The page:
The situation here is that, yes, if you have a confidently good filmmaker from either America or from Europe making this movie with the races that were represented in the show, I wouldn’t have made such a huge statement about it. However, I have seen this been done before in different countries with other films as well.
I will probably talk more about my thoughts about this when I conclude everything I have made about this Japanese-only cast film on the end of the after part, and I believe I have said more than enough already at this point.
Now, as for Fullmetal Alchemist, I have never read the mangas before, so I can only speak for my perspective on both of the series that came out in the past. I did enjoy and love Fullmetal Alchemist when it first came out in the mid 2000s, and I do have some room for respect for the show, even though I will admit that the story hasn’t aged all that much anymore. It’s still a good show, but now that I have seen Fullmetal Alchemist: Brotherhood, I have to elevate that to a much higher degree. The newer series, to my opinion, just does everything that the series wasn’t able to do, and much better, from the plot development, to the story, and all the way to the characters. If you guys haven’t seen the anime yet, I do recommend Fullmetal Alchemist: Brotherhood with a passion! So, where does the movie land with everything that I said?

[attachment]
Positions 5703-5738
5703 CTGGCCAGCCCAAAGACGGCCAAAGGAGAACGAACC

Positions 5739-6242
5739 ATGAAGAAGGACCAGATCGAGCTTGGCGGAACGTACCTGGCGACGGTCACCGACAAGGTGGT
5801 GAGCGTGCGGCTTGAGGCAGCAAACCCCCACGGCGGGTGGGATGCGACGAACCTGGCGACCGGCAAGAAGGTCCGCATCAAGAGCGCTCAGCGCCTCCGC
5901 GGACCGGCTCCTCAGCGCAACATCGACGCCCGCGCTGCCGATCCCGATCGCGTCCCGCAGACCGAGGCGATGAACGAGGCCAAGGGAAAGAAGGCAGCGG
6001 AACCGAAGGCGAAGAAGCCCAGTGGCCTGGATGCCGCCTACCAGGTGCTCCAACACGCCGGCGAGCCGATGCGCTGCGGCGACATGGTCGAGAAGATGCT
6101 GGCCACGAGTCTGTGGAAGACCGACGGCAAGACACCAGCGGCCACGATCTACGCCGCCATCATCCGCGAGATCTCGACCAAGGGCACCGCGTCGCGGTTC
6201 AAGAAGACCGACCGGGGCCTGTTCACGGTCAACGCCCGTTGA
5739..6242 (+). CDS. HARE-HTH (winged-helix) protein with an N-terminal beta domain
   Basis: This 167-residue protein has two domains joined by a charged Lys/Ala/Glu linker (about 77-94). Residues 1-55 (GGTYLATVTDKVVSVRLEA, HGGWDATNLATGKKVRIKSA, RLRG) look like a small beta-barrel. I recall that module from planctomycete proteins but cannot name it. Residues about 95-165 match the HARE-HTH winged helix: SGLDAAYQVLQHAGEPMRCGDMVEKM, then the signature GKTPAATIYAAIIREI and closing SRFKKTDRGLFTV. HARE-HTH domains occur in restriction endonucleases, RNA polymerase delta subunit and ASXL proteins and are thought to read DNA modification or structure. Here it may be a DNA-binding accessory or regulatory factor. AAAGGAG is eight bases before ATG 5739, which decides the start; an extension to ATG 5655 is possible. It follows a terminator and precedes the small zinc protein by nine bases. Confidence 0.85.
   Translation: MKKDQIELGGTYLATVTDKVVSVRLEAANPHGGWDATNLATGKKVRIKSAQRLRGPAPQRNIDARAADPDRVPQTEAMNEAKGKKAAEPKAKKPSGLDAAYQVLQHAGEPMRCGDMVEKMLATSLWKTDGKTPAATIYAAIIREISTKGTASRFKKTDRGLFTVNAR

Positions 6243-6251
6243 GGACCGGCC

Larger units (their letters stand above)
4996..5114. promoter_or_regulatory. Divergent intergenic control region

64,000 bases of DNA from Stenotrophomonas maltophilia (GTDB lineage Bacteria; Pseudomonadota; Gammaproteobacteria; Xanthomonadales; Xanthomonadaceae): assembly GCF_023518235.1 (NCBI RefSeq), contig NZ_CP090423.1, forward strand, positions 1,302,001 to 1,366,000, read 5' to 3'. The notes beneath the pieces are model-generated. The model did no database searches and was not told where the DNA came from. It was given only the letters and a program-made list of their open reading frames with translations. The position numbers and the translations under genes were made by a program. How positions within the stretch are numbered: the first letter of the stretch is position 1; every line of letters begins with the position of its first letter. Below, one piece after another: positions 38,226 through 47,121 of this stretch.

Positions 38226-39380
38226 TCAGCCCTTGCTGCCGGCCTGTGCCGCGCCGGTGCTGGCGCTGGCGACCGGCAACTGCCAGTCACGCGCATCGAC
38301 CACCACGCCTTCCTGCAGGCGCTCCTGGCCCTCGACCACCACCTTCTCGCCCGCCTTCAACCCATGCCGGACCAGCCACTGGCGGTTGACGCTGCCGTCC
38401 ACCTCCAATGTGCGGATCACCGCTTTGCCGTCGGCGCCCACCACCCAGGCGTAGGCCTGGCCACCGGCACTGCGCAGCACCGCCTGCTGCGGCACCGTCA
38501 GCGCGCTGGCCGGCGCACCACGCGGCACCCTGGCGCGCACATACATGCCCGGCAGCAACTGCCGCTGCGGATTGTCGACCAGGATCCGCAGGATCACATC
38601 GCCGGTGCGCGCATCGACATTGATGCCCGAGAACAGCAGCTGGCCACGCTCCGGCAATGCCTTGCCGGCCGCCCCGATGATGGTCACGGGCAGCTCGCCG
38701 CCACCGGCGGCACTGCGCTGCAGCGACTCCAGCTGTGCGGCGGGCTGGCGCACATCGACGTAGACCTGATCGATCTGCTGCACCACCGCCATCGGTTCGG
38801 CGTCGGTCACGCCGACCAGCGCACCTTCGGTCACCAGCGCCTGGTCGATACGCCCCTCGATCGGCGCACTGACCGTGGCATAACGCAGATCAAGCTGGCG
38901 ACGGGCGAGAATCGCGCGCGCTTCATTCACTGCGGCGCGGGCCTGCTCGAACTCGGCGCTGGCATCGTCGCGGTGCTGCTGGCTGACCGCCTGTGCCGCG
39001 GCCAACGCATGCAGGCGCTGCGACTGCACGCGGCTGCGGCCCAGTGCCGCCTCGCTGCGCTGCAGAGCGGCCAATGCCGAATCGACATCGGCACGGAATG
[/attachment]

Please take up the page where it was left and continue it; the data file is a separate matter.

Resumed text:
It was okay. Not terrible, not insulting, and definitely not bad either. It was okay. Where do I begin with my review of this movie? Let’s start off with the visual effects. I have had issues with the CGI in Japanese films, always harping on how much they suck. But over the past couple of years, I think that they have improved in that field, and this movie proved it! I love how every CGI effect looks in this movie, and if there is a sequel coming out, I’ll be down to watch it just for the visual effects! It’s used right, for the most part. I’ll get to that later on.
The cinematography, with no questions asked, looks amazing! Everything is crystal clear, bright, and colorful. The director and screenwriter for this film, Fumihiko Sori, was also in charge for the visual effects on Titanic, and he did a great job on making sure that this movie looked great! Even the makeup is impressive!
The main characters are nailed perfectly well. Edward Elrich was adapted very well, and I couldn’t have asked for more. Alphonse Elrich was also adapted very well, and I was pleased with the interaction that both the brothers had in this movie, even though I can see where the actor’s neck is at in the armor.
The Humoculus are great! With little screen time they had on screen, they were used very well, and their makeup is done very well!
Lieutenant Hughes was really good in this film, and he was not wasted.
Now, you have been wondering why I just stopped talking about the characters, and why I haven’t talked about the story, and there’s a reason for it. Most of the characters in this movie was useless or underdeveloped to my opinion. Like Winry, she’s in most of this movie, and what does she do?
And you know what? Mustang, Hawkeye, Marcoh, Ross, and even Nina contributed something to this movie, but even they were underused from beginning to end. Yeah, when you have Colonel Mustang, one of the best, and greatest side characters in anime history, right next to Roronora Zoro and Vegetta, and was not even useful until the very end of the movie.